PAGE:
Where and what psychiatrists end up practicing after their four-year residency ends matters most in addressing the shortage, said Dr. Sidney Weissman, clinical professor of psychiatry and behavioral sciences at Northwestern University’s Feinberg School of Medicine. Many decide it is in their financial interest to go directly into private practice rather than continue collecting a resident stipend for a fifth year as they train in a subspecialty where the need is most dire, such as geriatric or child and adolescent psychiatry, Weissman said. He advocates letting psychiatrists train in a subspecialty in their fourth year of residency to make it more economically viable.
"Psychiatry has to look at itself to rethink how we do business," Weissman said. "It needs to relook at how we train people, how long is the training and what we expect them to do."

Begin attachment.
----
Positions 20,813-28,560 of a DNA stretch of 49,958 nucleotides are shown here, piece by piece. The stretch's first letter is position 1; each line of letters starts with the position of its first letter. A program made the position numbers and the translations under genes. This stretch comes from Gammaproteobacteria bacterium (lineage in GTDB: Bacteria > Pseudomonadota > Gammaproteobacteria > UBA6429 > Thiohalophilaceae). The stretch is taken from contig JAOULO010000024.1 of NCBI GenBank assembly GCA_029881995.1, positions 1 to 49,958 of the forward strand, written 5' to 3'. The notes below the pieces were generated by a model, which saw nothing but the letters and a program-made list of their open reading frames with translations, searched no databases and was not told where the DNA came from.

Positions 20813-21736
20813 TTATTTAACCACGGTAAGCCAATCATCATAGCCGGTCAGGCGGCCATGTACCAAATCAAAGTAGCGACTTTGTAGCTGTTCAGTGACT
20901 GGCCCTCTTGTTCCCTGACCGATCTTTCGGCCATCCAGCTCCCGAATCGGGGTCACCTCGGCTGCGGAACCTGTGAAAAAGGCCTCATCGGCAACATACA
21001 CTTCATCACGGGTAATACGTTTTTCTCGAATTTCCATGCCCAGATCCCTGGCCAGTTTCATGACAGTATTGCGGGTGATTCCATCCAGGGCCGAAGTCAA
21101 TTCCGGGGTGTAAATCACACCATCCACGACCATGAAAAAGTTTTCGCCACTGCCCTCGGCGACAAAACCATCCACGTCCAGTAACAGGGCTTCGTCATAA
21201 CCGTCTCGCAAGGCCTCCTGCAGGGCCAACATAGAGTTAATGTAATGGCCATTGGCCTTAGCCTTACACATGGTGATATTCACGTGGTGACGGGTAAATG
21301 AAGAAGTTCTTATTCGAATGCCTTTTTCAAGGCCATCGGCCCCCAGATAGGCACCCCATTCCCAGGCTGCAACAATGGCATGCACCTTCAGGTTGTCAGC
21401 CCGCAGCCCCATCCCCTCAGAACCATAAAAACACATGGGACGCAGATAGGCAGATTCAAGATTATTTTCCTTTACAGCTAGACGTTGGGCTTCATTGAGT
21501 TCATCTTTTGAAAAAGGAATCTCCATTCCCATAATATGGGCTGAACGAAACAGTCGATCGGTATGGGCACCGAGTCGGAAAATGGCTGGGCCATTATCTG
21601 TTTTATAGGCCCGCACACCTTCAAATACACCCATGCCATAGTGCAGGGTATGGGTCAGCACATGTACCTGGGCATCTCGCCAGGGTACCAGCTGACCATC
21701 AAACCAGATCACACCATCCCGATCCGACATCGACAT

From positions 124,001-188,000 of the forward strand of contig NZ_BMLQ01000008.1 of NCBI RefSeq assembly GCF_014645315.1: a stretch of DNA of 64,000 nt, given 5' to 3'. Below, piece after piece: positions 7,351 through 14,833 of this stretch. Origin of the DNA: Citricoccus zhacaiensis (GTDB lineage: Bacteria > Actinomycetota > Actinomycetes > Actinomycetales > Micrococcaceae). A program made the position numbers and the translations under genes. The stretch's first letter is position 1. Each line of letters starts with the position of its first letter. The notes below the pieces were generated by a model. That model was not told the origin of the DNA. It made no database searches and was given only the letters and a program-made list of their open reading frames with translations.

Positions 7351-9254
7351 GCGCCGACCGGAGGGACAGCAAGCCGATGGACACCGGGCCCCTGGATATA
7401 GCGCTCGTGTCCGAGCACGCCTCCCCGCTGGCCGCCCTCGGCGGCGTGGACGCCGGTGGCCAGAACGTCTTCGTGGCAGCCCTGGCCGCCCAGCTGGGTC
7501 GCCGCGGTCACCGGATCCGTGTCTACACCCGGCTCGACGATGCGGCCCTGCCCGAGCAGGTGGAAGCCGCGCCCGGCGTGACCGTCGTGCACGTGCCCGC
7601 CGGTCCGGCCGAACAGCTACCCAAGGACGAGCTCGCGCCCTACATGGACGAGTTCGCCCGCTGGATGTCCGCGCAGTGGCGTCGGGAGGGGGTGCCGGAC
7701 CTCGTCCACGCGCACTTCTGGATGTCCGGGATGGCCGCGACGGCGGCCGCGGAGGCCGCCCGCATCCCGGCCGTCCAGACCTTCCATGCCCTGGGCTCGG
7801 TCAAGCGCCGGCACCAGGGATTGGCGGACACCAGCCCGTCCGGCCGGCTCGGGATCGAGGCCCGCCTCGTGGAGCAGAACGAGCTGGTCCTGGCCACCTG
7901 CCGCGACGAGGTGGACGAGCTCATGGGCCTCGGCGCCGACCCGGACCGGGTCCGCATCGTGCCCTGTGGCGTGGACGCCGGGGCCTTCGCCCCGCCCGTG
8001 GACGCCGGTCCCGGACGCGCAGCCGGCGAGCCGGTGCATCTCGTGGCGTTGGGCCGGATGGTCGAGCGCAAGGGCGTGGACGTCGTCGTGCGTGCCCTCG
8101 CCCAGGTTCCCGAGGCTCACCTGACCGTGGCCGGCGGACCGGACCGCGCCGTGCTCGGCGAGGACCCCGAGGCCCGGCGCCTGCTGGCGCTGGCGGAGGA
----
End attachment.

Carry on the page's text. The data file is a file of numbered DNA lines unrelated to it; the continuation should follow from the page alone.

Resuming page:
Concerns about a psychiatrist shortage often point to compensation, which, though handsome and rising, is less than many other specialties. Starting annual salaries for psychiatrists range from $239,000 to $272,000, compared with a range of $429,000 to $529,000 for radiologists and more than $600,000 for orthopedic surgeons, according to Merritt Hawkins. Internal medicine, pediatrics and family practice also pay on the lower end and face doctor shortages.
Psychiatric services also are reimbursed by insurance at lower rates than other medical procedures, which could be why about 40 percent of psychiatrists practice in cash-only private practices, according to the National Council Medical Director Institute.
Medicaid rates are particularly low, which makes it tough to get psychiatrists to work with high-Medicaid populations, Lindsey said.